Teaching mathematics
Teaching mathematics

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Week 3: Developing understanding of proportion and ratio


The Mona Lisa, a portrait by the Renaissance painter Leonardo da Vinci, is said to be the best known, most visited and the most written about artwork in the world.

The proportions within this world-famous painting contain a special relationship, known as the golden ratio.

The golden ratio, or phi, is 1:1.618 and has been coined ‘golden’ because it is said to be aesthetically pleasing. Many artists and architects use this proportional relationship in their work.

Another of da Vinci’s most famous works is his Vitruvian man. The full title of this work is Le proporzioni del corpo umano secondo Vitruvio, which translates to The proportions of the human body according to Vitruvius.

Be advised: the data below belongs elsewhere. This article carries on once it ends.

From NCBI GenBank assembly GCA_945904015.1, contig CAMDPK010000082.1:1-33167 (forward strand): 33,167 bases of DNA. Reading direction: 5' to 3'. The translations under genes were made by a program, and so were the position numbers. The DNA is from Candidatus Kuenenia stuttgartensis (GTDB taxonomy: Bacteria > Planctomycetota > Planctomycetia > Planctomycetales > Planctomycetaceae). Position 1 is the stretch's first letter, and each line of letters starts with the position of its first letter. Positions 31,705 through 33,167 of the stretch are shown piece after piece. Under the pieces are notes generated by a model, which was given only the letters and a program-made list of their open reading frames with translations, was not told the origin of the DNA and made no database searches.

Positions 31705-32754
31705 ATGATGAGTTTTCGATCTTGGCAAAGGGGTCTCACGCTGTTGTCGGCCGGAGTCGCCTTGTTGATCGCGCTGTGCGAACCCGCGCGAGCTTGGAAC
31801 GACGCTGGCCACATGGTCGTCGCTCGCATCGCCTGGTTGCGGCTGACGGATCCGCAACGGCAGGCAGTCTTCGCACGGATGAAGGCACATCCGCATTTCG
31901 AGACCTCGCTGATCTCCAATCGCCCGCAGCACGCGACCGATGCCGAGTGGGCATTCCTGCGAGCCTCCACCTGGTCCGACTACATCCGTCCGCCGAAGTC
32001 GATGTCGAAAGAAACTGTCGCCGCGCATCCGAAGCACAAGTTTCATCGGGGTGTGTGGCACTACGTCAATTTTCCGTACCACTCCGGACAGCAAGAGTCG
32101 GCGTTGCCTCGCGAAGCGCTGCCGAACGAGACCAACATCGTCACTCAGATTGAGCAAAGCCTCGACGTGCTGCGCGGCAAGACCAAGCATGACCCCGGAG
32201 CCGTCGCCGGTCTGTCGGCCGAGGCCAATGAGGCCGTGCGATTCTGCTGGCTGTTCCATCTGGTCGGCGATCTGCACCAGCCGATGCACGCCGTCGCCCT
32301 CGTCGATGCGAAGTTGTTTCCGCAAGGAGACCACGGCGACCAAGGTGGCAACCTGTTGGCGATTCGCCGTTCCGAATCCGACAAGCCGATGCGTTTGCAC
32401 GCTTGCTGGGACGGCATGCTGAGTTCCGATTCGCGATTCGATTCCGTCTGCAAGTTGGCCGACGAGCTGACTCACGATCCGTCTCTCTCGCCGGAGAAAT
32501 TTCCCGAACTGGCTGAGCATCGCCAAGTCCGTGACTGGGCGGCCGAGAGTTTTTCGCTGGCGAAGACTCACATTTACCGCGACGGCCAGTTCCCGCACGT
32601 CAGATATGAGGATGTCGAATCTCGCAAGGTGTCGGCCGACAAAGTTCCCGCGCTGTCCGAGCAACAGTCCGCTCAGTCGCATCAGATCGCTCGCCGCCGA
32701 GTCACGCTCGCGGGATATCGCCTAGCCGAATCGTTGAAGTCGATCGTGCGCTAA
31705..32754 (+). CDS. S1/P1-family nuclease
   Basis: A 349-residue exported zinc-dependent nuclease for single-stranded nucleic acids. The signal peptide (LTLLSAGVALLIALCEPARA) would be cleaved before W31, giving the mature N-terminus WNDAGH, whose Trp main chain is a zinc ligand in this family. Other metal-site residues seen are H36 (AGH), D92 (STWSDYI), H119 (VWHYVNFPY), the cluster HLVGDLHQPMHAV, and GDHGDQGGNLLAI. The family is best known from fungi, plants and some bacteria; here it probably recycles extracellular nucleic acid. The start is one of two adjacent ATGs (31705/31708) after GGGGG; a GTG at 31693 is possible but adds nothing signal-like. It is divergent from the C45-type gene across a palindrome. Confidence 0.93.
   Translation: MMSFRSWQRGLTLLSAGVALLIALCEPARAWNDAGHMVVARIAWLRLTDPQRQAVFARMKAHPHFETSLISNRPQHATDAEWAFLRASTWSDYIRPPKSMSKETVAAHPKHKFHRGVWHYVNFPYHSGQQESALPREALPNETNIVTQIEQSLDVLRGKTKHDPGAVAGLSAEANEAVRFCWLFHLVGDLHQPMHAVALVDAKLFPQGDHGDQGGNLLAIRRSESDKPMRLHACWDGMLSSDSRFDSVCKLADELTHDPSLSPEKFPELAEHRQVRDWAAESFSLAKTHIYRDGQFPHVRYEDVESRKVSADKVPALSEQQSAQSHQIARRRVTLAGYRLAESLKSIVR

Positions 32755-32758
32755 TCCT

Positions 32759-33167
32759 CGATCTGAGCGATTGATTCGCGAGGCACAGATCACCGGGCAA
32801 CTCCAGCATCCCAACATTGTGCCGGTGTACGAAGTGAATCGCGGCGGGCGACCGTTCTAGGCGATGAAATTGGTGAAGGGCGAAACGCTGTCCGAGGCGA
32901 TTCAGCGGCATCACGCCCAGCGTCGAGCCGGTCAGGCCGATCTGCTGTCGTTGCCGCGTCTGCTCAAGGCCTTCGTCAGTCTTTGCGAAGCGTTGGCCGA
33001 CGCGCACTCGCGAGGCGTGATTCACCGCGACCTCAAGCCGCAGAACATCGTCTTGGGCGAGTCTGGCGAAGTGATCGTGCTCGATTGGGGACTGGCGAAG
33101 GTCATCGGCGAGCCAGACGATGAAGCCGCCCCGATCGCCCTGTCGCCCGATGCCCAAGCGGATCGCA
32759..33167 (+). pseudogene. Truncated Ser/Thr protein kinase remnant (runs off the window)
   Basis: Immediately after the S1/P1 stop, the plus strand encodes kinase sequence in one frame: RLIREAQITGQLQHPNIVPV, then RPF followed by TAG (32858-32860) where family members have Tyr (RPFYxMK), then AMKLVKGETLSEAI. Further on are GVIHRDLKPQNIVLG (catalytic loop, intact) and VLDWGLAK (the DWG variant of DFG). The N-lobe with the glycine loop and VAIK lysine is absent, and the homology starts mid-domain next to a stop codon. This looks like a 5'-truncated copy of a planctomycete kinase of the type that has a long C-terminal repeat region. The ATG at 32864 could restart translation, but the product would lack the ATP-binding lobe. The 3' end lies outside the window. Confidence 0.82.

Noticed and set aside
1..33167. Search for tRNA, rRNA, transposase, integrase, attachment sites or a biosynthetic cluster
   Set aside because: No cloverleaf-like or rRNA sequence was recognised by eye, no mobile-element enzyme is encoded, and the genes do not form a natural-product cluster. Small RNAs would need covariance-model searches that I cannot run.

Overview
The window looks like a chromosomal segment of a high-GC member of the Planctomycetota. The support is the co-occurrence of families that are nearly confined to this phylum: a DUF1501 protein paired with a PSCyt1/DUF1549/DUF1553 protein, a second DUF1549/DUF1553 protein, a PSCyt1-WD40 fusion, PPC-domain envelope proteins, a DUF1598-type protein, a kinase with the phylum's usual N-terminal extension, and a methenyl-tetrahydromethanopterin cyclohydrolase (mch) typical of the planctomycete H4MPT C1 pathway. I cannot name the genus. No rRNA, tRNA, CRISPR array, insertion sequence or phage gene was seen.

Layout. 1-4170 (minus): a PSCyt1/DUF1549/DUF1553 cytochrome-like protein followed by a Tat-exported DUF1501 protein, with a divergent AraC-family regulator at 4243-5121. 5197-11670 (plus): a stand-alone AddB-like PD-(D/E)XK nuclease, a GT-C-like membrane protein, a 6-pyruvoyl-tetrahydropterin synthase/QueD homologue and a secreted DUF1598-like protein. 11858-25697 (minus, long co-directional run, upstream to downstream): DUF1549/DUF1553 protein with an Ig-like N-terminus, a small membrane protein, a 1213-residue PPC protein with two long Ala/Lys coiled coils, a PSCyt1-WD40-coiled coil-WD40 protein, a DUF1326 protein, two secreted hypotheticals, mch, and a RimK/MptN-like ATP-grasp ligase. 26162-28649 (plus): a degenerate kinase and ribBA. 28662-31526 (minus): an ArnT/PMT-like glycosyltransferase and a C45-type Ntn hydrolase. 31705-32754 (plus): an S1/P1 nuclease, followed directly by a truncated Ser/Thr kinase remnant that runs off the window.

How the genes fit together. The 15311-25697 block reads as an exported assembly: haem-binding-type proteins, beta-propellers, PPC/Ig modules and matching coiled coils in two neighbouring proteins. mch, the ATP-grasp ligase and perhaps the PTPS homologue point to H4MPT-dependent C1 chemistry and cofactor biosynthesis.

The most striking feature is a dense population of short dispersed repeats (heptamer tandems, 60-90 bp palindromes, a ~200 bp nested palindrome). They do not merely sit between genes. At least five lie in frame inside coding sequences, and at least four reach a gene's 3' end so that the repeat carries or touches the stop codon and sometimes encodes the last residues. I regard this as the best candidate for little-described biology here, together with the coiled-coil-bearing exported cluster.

Ratio and proportion played a crucial role in both of these important works of art, and the golden ratio can be found throughout the human body.

A carton showing Leonardo Da Vinci holding the “Mona Lisa”
Figure 1 Leonardo da Vinci with some of his masterpieces

This is just one example of the application of proportional reasoning. This week explores how ratio and proportion relates to many other real-life contexts. You will consider how learners develop proportional reasoning and solve problems relating to ratio and proportion. You will also look at common mistakes and misconceptions which arise, and discuss how you might address these in your teaching.

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